Best Restaurants in Envigado

If you’re visiting Medellin, you’re sure to spend a lot of time in the hip neighborhood of Poblado. But Envigado, the neighborhood just south of Poblado, shouldn’t be missed. It’s been my home for five months now, and the lively streets, beautiful churches, green parks, and delicious restaurants are perfect for a day of exploring (and eating!).

It’s not just a residential neighborhood either… it has a lot of history. Did you know that Envigado was Pablo Escobar’s hometown? He grew up playing in the streets and attending the schools just down the street from my apartment. He invested a LOT of money into the barrio too, and I often find myself walking on a track or through a park that he financed himself.

Although his name is all but banned from being mentioned in Medellin anymore, Envigado is still a pivotal piece in Pablo’s, and therefore Colombia’s, history. You should check it out, and while you’re there, make sure you hit my list of the best restaurants in Envigado!


Cuisine: Vietnamese

My Recommendation: The spring rolls are one of the most refreshing appetizers I’ve ever had, and the sauce is amazing too. For a main dish, the Pho (a noodle soup) is served as a huge portion and will only set set you back around $17,000 COP/$6 USD.

The Tom Kha Gai, a coconut curry with veggies, chicken, and rice, is also phenomenal. It comes as a side or a main dish, so you can try more than one dish per visit. Lemoncillo is perfect when you’re craving something new, or just need a light, healthy, refreshing meal choice.

Check them out here


Cuisine: Café

My Recommendation: Visit Cocolatte when you have an afternoon to kill. It’s in the cute little area on Sur 30 in Envigado with quiet streets, shop fronts, greenery, and an almost European vibe to it. It’s the perfect place to chill on a lazy Saturday afternoon, and Cocolatte is a must visit when there. The frappes are piled high with ice cream, and the frozen chai tea with espresso is unreal.

They also serve a rotation of cakes and desserts to tempt your sweet tooth if the sweet coffee drinks aren’t enough. I usually take visitors here not only for the delicious drinks, but also because they have very nice quality “Medellin” shirts for $48,000 COP/$16 USD and packages of coffee beans that make for great souvenirs or gifts to take home.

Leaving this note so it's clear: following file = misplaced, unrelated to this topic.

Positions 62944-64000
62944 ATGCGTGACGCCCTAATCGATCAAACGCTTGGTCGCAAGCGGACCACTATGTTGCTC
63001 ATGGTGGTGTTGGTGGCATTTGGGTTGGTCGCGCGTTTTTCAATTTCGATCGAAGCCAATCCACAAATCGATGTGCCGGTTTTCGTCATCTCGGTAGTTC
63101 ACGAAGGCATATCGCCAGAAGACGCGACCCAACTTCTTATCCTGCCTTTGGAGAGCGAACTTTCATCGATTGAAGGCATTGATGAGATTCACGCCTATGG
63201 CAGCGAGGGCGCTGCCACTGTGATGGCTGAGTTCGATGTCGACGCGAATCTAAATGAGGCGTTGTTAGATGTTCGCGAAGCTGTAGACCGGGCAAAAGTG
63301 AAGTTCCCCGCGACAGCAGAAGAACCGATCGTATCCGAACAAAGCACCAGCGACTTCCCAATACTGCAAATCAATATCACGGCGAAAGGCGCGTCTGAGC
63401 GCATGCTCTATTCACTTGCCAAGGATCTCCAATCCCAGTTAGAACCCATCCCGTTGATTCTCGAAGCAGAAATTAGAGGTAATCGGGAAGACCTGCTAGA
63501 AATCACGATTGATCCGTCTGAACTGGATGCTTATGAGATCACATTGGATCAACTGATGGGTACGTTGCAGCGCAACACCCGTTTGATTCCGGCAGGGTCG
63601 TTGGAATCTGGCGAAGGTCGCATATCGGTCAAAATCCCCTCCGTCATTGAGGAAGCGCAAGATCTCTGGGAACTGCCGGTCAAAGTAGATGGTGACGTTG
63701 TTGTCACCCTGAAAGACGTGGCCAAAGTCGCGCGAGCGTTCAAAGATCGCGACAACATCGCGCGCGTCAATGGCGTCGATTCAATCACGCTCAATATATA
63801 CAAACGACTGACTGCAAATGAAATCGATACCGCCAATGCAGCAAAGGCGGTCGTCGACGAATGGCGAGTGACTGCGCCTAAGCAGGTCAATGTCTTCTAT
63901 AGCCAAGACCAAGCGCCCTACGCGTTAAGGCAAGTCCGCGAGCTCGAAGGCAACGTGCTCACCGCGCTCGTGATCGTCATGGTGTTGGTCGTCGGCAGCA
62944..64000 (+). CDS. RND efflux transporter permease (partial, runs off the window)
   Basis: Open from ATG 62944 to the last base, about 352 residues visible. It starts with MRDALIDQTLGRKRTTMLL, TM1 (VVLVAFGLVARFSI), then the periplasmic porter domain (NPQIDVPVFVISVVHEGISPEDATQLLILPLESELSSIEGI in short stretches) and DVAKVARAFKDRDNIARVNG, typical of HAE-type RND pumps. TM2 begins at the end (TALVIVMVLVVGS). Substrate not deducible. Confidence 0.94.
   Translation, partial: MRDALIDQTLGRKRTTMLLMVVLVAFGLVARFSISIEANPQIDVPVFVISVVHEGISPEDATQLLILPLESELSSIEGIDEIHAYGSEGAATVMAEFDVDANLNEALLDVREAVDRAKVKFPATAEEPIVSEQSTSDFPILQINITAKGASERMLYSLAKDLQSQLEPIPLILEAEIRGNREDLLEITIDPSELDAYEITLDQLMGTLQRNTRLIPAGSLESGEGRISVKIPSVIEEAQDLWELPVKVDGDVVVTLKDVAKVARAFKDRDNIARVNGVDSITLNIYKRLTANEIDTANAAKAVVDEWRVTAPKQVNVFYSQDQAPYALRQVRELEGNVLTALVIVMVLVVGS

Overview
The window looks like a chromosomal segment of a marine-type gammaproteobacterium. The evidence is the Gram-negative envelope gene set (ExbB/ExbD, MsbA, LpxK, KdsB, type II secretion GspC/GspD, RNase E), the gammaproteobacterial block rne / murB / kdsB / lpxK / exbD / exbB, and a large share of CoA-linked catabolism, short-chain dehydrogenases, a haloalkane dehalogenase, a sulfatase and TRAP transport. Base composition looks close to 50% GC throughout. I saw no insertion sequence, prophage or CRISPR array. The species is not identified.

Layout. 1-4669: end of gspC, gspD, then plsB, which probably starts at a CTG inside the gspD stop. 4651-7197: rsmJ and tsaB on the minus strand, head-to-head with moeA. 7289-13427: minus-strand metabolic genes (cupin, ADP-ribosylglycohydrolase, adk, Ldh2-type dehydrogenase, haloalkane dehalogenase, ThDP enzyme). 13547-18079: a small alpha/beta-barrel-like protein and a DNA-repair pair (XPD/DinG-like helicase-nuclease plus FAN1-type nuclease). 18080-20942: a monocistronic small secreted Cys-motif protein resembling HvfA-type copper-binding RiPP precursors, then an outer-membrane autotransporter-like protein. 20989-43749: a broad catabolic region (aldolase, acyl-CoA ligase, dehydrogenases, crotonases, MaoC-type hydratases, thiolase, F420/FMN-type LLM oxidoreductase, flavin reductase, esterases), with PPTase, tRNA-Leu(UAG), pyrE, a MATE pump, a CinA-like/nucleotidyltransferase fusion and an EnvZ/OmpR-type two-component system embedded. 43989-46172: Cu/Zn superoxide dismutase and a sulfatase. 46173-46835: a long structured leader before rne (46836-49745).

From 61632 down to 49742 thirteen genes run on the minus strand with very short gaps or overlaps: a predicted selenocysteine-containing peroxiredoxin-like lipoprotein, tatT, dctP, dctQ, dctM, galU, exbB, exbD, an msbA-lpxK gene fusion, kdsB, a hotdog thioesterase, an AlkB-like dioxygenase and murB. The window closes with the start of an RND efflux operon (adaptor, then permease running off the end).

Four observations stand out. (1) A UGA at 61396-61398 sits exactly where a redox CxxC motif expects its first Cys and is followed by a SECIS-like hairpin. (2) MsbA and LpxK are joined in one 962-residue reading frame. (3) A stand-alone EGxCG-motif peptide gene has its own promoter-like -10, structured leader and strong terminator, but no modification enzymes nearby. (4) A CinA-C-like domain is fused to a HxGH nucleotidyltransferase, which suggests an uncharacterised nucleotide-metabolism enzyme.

Check them out here


Cuisine: Empanadas

My recommendation: If you’re anything like my friends and family, the first Colombian food you want to try on your visit will be delicious, savory, meaty EMPANADAS! Mmm one of Colombia’s best gifts to the world.

You will see them in the fronts of almost every store or shop you pass, but you have to be picky because quality and flavor can vary wildly. My absolute favorite place to get Empanadas is right on the corner of Parque Envigado (which isn’t actually a park at all, but the main square featuring a beautiful Cathedral, hence the name Catedral Empanada).

There are only two choices, which is how you know it’s good. Desmechadas is pulled beef and potatoes, and Tradicional is ground beef and potatoes. While both are delicious, I prefer the Tradicional myself. They’s always hot and crispy, and not to mention, giant. Oh, and they’re only 50 cents each.

Enjoy them standing at the counter like a local with a shared bottle of sauce, or grab a seat in the square to people watch while you scarf it down. Trust me, you cant go wrong with these!

Check them out here


Cuisine: Bar Food

My recommendation: Hit this place up during the day for an afternoon of day drinking in the sun, or visit to grab dinner at sunset. Why? Because it’s is up on the mountainside with a phenomenal panoramic view of Medellin.

It was built into an old home, so it has tons of outdoor space, porches, tables under the trees, a fire pit, and even a half pipe and paintball field! The food isn’t too bad either. I had a Serrano ham sandwich and fries that were delicious for around $22,000 COP/$7USD. They also have a happy hour for half price cocktails from 5 to 6. It’s a perfect place to relax with a view.

Check them out here



Cuisine: Variety

My Recommendation: Where to begin. This place is unlike anywhere you’ve ever been, I promise you that. It was built by stacking shipping containers on top of each other and draping the place in fairy lights, making a strange grown up version of a secret garden or maze… but with food.

Each container holds a different restaurant, so you can take your pick from burgers, pizza, Mediterranean, sushi, Asian, and more. It’s all here. I’ve only been once and got the salmon salad at Mezza Luna, but the choices really are endless.

Check them out here


Cuisine: Sushi

My Recommendation: I never thought when I moved to Colombia that I’d be in walking distance to an amazing sushi restaurant. The Sushi Service Barra is a little hole in the wall with an attentive staff and great ambiance.

Visit on a Tuesday for the two for one roll special. The rolls are HUGE, and one each is more than enough for a full meal. I always get the shrimp ceviche to start as well. It’s super fresh and served with avocado and crispy patacones.

Wash it all down with their can’t-miss limonada de coco, and you’ll be leaving satisfied with a meal for two that will only set you back $50,000 COP/$17 USD. Not bad for a sushi and seafood feast!

Check them out here



Cuisine: Colombian